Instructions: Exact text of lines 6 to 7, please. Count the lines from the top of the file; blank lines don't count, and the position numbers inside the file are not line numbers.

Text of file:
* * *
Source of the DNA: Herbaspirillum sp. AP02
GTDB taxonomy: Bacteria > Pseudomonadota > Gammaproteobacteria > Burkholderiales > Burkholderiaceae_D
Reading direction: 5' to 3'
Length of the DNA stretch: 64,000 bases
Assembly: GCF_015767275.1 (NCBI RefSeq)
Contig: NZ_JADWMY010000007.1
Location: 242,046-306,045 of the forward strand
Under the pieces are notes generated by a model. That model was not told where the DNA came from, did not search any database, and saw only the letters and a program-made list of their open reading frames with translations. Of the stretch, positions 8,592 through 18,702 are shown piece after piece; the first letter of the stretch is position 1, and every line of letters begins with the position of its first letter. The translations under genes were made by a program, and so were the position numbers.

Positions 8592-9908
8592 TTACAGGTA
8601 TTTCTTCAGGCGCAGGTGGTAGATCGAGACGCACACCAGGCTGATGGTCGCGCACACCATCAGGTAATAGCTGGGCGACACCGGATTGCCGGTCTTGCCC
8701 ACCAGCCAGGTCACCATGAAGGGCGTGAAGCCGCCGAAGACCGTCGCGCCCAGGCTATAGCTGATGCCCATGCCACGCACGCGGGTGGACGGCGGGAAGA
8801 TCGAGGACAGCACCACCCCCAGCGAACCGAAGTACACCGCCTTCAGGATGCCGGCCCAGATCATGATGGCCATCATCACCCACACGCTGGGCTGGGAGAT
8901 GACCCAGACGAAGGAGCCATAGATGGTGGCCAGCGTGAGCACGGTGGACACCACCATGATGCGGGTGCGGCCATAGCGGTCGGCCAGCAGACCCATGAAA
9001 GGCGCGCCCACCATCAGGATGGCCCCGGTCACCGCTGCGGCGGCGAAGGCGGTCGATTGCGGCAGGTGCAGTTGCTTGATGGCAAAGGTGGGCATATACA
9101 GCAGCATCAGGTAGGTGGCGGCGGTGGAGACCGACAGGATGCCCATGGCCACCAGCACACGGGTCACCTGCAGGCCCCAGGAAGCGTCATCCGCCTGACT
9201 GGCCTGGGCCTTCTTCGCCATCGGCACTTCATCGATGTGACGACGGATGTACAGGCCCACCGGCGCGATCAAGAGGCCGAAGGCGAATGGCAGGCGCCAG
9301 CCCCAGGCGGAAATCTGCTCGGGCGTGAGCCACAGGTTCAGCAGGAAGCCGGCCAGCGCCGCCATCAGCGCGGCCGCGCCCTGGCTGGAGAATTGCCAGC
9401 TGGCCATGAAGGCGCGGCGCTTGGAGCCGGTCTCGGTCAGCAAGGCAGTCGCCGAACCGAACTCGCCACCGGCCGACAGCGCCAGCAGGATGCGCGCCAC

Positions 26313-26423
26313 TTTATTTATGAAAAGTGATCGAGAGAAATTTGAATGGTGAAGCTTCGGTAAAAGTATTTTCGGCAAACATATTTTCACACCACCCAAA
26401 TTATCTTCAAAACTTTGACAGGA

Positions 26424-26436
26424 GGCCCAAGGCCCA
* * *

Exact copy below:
Contig: NZ_JADWMY010000007.1
Location: 242,046-306,045 of the forward strand